Members of the tripartite motif (TRIM) protein family, including the E3 ubiquitin ligase TRIM32, have been implicated in a wide range of cellular processes, but how signalling pathways act to regulate these proteins is largely unknown. Previous studies have shown that phosphorylation by protein kinase A (PKA) negatively regulates a particular E3 ubiquitin ligase by recruiting the protein 14-3-3. On page 2014, Tohru Ichimura, Naomi Hachiya and colleagues now show that the 14-3-3 proteins have a wider repertoire in their regulation of E3 ubiquitin ligases. Using a quantitative proteomics screen of 14-3-3 interactions in PKA signalling in a cell line, the authors show that most of these interactions are located downstream of PKA. The screen identified TRIM32, together with six other E3 ubiquitin ligases, which was confirmed to be a 14-3-3-binding partner, with 14-3-3 binding TRIM32 directly when the ligase is phosphorylated by PKA at Ser651. The 14-3-3–TRIM32 interaction was then shown to prevent autoubiquitylation and the formation of TRIM32-containing cytoplasmic bodies – potential autoregulatory mechanisms that control the concentration of soluble free TRIM32. Furthermore, the negative regulation by 14-3-3 is partly a consequence of blocking TRIM32 higher-order self-association but not homodimerization. These results, say the authors, reveal a new connection between ubiquitylation and phosphorylation pathways that stimulates the formation of the 14-3-3 signalling complex and could modulate a number of cellular processes.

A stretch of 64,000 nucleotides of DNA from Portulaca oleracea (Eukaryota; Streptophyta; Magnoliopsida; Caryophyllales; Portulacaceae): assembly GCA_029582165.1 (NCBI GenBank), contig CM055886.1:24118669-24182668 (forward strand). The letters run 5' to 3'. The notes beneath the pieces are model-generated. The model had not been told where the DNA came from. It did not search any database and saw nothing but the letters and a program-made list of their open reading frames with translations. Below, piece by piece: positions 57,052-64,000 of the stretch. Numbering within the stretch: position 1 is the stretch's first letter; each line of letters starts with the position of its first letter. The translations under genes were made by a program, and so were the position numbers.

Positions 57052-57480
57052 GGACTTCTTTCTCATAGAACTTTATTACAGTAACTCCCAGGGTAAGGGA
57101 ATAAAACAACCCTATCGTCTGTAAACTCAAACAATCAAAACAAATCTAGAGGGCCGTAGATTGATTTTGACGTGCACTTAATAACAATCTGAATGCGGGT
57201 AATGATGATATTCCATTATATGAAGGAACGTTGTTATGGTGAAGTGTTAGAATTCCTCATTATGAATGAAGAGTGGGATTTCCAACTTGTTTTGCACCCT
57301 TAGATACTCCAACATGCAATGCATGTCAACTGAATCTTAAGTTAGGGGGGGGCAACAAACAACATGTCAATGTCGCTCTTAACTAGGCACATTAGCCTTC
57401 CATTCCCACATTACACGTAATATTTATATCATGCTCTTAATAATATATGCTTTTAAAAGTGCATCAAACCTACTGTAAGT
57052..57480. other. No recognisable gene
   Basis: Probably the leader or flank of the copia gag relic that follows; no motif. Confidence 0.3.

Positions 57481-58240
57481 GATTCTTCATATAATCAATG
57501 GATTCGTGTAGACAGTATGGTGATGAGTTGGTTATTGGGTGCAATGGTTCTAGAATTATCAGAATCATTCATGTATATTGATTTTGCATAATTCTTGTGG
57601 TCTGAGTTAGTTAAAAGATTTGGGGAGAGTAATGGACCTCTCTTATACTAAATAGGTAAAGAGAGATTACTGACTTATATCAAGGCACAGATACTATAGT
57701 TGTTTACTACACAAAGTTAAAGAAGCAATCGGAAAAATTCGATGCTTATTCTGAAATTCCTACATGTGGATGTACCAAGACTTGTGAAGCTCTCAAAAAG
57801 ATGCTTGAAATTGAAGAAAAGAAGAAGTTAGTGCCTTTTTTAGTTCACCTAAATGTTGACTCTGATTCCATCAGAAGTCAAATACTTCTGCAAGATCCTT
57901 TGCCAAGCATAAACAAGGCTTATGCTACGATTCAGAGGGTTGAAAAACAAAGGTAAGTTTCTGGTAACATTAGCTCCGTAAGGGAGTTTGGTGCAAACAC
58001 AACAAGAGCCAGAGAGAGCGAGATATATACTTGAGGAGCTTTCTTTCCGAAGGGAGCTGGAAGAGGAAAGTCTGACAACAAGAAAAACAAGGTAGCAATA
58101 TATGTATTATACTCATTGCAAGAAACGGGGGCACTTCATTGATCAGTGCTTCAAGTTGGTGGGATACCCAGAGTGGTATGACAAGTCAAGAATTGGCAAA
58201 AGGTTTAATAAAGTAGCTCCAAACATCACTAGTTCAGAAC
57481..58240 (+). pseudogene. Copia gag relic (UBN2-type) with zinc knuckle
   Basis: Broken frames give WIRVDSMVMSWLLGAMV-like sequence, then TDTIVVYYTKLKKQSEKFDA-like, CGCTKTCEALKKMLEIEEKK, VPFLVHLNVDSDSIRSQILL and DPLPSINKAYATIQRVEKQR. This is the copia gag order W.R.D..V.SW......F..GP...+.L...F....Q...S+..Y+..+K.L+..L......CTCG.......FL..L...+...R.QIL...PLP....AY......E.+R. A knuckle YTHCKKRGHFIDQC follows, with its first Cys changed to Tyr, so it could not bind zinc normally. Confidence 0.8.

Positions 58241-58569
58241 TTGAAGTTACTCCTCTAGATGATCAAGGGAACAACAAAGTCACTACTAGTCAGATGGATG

- © 2013. Published by The Company of Biologists Ltd